The New Leaves Writers’ Conference: An Outsider’s Perspective

by Hailey Scherer

There are few things more enchanting than watching an author read his or her work aloud. They give voice to their narrator—something which Stillhouse Editor-in-Chief, Marcos L. Martínez defines as style, syntax, cadence, and tone, "but more like pheromones; something you know only when you feel it." The author fleshes out their work, their narrator's voice, with their own, making it sink into your bones. To hear the phrases fit the voices, to see the facial expressions, the unconscious body movements, is to experience their work on another level.

Mark Polanzak, reading from his debut hybrid memoir,   POP!   (Stillhouse Press, 2016).

Mark Polanzak, reading from his debut hybrid memoir, POP! (Stillhouse Press, 2016).

As a visiting intern at Stillhouse Press and a high school senior with little experience in the professional writing world, I felt excited but largely unsure of what to expect from a "writers' conference." Would the discussions be stiff and formal? Would I feel excluded or in the way? Would I get to meet an actual author, those superhuman beings behind all my favorite books? As the conference began, however, I was immediately swept up in the words of the very real, very human writers and their readings.

I watched authors affiliated with Northern Virginia's small publishing community read from their recently published and award-winning works. I sat in rooms filled to the walls with George Mason students, Stillhouse Press and Gazing Grain editors, and others like me—lovers of the literary world who just happened to be in the right place at the right time. The energy was palpable. It shifting in flavor from reading to reading, but was always charged with a positive, fascinating intensity.  

By reading from their work or answering questions, each writer had the opportunity to instill in the audience some message, about themselves, their work, the world, or all three. Gazing Grain's Nora Brooks infused emotion and personality into the practical affair of cooking, using it to explore things that make us uncomfortable, while Heidi Czerwiec discussed the socioeconomic, political, and environmental issues of western North Dakota in her work Sweet/Crude. Czerwiec's poems read like a report, but with lovelier words, poetic phrasing, literary organization, and curious anecdote, which serves to simultaneously further her points and to make her work all the more interesting and beautiful.

Gazing Grain authors Heidi Czerwiec and Nora Brooks (left to right).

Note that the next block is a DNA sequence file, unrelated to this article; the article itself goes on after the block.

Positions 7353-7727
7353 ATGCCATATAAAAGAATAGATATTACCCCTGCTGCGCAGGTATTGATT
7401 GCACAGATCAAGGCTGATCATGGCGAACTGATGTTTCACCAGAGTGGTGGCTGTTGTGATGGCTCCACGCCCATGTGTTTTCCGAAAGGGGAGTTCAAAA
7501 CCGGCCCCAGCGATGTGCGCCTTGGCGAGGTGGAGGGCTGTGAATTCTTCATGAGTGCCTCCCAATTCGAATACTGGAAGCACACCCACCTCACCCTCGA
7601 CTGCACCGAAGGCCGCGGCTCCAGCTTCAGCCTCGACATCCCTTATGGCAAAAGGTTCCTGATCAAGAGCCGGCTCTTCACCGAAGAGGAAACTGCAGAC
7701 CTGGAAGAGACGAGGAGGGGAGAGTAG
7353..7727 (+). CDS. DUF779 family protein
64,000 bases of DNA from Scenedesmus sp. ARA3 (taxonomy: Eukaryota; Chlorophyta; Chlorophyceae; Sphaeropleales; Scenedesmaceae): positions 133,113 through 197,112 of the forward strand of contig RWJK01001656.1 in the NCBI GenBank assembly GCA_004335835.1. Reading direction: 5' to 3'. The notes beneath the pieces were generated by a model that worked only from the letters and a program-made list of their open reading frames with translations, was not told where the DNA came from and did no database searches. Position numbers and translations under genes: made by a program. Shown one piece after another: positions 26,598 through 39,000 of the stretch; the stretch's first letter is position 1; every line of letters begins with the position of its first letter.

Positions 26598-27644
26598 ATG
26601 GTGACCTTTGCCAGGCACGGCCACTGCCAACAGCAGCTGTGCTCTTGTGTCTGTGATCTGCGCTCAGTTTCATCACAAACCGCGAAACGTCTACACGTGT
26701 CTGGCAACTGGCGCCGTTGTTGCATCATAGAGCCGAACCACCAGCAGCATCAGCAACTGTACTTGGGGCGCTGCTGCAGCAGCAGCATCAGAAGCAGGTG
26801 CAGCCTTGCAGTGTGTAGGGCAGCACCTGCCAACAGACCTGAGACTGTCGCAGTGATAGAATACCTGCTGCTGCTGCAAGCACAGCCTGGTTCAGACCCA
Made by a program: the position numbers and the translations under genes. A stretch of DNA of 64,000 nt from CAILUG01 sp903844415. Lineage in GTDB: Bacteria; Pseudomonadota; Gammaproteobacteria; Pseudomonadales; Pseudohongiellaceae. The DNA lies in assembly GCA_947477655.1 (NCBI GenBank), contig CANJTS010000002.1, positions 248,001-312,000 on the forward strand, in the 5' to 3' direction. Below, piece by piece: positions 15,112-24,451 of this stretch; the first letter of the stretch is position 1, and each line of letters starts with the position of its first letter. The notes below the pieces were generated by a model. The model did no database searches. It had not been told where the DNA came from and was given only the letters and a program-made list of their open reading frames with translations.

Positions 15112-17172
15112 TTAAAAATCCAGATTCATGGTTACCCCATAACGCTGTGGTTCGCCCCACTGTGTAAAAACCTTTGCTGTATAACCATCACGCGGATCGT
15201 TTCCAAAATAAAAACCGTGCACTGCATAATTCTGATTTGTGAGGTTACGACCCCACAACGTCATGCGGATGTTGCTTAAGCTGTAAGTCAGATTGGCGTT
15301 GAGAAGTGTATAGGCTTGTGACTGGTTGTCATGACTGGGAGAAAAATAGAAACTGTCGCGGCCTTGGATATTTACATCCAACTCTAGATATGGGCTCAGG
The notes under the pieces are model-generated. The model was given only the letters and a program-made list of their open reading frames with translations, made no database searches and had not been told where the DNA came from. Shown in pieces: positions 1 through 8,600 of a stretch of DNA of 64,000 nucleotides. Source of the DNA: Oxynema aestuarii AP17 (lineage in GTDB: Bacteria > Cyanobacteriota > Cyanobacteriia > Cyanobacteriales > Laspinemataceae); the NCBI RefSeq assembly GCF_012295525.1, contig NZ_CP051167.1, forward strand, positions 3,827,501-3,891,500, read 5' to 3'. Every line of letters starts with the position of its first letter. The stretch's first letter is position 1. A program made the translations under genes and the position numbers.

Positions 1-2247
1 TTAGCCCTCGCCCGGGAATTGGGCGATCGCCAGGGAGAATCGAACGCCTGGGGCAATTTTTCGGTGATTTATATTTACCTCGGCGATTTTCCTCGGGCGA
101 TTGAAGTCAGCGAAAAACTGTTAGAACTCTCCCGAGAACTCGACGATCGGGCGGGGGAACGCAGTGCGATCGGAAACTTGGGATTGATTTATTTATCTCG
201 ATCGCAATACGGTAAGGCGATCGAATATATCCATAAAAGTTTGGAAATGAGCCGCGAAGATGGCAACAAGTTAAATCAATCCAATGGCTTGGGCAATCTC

Gazing Grain authors Heidi Czerwiec and Nora Brooks (left to right).

Mark Polanzak’s enthusiasm was particularly apparent, and rightly so, as part of the conference was dedicated to celebrating his first book POP!, a hilarious work about a decidedly un-hilarious subject, the death of his father. Polanzak described his book, quite fittingly, as “factually unreliable but emotionally true,” a work that really speaks to “the absurdity and integrity of memory," and his reading brought the audience to life. Listeners let out genuine, full-voiced laughs, sighing at the more poignant lines. Hearing him read from his book while the sun set on George Mason’s blooming cherry trees and the wind-rippled pond remains one of my favorite memories from the conference.

The collaborative, enthusiastic, supportive atmosphere of the New Leaves Writers’ Conference reminded me that writing is not as individual a career as one might think. Or if writing is an independent affair, the sharing of that writing—the part that makes it all worth it—is decidedly not. Authors may give a solo performance, may use their writing to untangle unprocessed trauma, like witnessing a devastating global event or experiencing the death of a parent, but it’s the collaboration between writer and editor, the interaction between author and reader, that gives writing its texture. This is where it all comes together, where you get to feel and see and hear a writer's work. It's in the exchange that the words take on meaning.


Hailey Scherer is an intern at Stillhouse Press and a senior at Flint Hill High School. As an aspiring author/poet, she aims to learn as much as possible about writing and publishing during her internship this spring. She will be attending Dartmouth College in the fall.

The Road Less Traveled: a Visit With Porochista Khakpour

by Leslie Goetsch

Khakpour currently lives in New York, where she is Writer in Residence at Bard College.

Khakpour currently lives in New York, where she is Writer in Residence at Bard College.

Born in Tehran and raised in California, the enigmatic and seemingly enchanted Porochista Khakpour has crossed the country and beyond in pursuit of the writing life. As she says in her essay, “My Life in the New Age” (Virginia Quarterly Review, Summer 2016), “I always liked the road less traveled.” One of Khakpour’s latest stops was Fall for the Book’s New Leaves Writer’s Conference March 21, where she spent the day and night as a visiting writer.   

The Last Illusion , Bloomsbury, 2014

The Last Illusion, Bloomsbury, 2014

Khakpour kicked off the first day of the conference with a reading from her latest novel, The Last Illusion (Bloomsbury, 2014). She began her reading with a discussion about the medieval Persian epic, the Shahnameh, which serves as the inspiration for The Last Illusion. Khakpour’s retelling of the legend centers on the character Zal, a child of the “wrong color,” whose mother raises him in a cage, along with her other “darlings,” birds. These two passages from Khakpour’s novel demonstrate her range as a writer. The first offers a daring, poignant scene in which Zal is cursed by his suicidal mother; the second a humorous view of Zal as he approaches adulthood in early 2000’s New York, where he takes a job at a pet store and falls in love with a canary.  (Zal’s story is also the inspiration behind the three striking feathers tattooed on Khakpour’s right hand and wrist, and although she makes it clear her mother would prefer the tattoo removed, it’s hard to imagine her without this physical reminder of how writing has directed her life.)